TUBE TALK: Everything comes to an end
TUBE TALK with John T Forde
Everything comes to an end
When I was 10, I turned down Saturday morning piano lessons because they would interfere with my morning cartoon-watching regime. Years later, I still can’t read music, but I can recall every episode of The Muppets and Fraggle Rock ever made.
Such is the allure of television – it’s a guilty pleasure that provides temporary thrills when we know we should be doing something more intellectually stimulating, like learning Russian, doing stomach crunches or redecorating the country home. Sure, it’s trashy and ultimately forgettable, but it’s a fun distraction from life’s banalities, and less strenuous than becoming a serial killer.
In a year of watching and reviewing television, I’ve learnt certain universal truths that are worth passing on. Firstly, and most importantly, Hair is Destiny. The better your onscreen coiffure, the less likelihood you have of being killed off in an early episode of your TV series. (Good riddance, Cold Feet’s Rachel, you whiny flat-haired dishrag). Office desks are for rough rear-entry sex with your foxy work colleague, not for doing work on. (Thank you, The Practice). Politically correct story lines about the struggles of self-righteous working class families make tedious television. ( Shortland Street, take note). Self-obsessed American bimbos crying in thong bikinis make great television. (Thank you, Temptation Island). And if a TV programme isn’t made by HBO ( The Sopranos, Six Feet Under, Sex & The City), then it probably aint worth watching.
The other scary reality of TV reviewing is that, sooner or later, the same atrophied shite comes back to haunt you. Just as bum-dancing Sarah-Marie made cellulite fashionable in the first, ghastly-but-compulsively-watchable Big Brother, along comes a second and even a third series, hosted by the perennially annoying Gretyl Killeen.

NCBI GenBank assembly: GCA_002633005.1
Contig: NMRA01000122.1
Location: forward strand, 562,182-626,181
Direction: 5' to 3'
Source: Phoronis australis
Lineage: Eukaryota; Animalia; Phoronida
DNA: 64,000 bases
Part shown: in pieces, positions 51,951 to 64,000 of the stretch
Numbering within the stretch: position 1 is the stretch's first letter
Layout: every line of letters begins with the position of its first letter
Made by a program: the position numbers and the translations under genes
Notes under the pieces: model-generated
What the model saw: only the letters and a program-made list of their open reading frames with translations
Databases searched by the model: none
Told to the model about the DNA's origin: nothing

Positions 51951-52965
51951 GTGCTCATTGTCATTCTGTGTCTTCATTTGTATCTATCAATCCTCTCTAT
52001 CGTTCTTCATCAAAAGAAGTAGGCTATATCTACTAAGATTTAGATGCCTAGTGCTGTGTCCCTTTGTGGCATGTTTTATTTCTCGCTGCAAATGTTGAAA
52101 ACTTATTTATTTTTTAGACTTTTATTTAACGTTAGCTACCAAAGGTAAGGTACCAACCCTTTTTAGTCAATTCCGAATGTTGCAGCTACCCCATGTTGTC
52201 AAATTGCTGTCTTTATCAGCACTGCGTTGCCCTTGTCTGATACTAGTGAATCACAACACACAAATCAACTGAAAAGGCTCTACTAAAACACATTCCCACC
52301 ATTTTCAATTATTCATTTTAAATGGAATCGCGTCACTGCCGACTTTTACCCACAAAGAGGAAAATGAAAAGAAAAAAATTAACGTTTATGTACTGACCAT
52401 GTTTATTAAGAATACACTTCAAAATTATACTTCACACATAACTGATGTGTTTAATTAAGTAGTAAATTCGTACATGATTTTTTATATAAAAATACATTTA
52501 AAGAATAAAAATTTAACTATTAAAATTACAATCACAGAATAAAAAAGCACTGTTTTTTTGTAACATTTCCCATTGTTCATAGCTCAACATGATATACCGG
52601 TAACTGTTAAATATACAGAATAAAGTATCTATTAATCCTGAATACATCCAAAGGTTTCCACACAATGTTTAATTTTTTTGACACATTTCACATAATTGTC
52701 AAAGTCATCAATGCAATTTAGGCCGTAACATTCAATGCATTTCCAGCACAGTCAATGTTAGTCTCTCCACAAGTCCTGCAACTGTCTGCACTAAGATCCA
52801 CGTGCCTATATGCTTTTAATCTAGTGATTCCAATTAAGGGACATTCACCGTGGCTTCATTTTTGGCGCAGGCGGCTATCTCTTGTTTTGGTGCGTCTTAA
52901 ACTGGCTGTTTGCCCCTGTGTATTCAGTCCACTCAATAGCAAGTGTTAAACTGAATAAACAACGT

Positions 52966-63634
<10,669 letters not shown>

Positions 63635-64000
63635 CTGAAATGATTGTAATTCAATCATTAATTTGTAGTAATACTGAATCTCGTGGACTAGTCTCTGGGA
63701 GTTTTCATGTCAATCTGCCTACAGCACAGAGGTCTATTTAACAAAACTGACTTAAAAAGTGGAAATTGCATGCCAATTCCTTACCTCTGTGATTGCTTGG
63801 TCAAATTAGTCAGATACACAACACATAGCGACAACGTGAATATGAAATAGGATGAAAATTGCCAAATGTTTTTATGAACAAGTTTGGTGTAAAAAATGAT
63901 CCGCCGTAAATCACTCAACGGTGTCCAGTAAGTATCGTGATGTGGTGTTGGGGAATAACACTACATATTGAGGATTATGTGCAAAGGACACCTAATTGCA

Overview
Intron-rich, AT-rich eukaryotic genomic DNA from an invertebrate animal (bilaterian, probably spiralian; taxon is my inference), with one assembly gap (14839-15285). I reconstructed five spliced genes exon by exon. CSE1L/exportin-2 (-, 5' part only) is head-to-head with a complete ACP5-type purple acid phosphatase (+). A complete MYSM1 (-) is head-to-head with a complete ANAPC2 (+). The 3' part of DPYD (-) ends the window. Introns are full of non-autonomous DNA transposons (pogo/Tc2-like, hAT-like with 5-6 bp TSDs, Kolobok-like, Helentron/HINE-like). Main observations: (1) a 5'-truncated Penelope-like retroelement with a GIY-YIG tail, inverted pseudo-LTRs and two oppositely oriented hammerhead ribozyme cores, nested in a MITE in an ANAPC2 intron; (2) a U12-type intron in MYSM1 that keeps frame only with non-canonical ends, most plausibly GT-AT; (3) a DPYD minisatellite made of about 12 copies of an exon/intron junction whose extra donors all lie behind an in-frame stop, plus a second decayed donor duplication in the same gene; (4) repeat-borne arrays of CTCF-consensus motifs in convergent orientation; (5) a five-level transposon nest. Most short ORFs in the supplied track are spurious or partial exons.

Just as two blonde Texans cried their way into the hearts of a soulless millionaire in The Bachelor, along comes a new series, complete with a new posse of wide-eyed, big-toothed piranhas fighting for the affections of a walking Ken doll.
And just when you thought you’d seen your last toothless truck stop hooker being cussed out by the audience on Jerry Springer, another single-celled organism with a bad perm rises, phoenix-like, to claim the White Trash crown.
The moral of the story? Like snakes in a biblical plague, TV will eventually turn and eat itself, regurgitating and reworking the same tired old concepts, until we’re all watching snuff movies instead of Saturday morning cartoons and not batting an eyelid. On the upside, since we’re all watching the same shows anyway, we TV reviewers can recycle jokes we used three weeks ago and still sound witty, erudite and fantastically shaggable.
So watch or don’t watch. Believe that buying products from shopping channels will make you thinner and more attractive, or find Jesus on Sunday morning happy-clappy broadcasts. Accept thoughtlessly the myths about men, women and nations that TV perpetuates, or train your own eye on the world.
The choice is yours. Keep on trucking, y’all.
This is John T. Forde’s
last Tube Talk column for Capital Times. He
is off to to find fame, fortune and fun in London.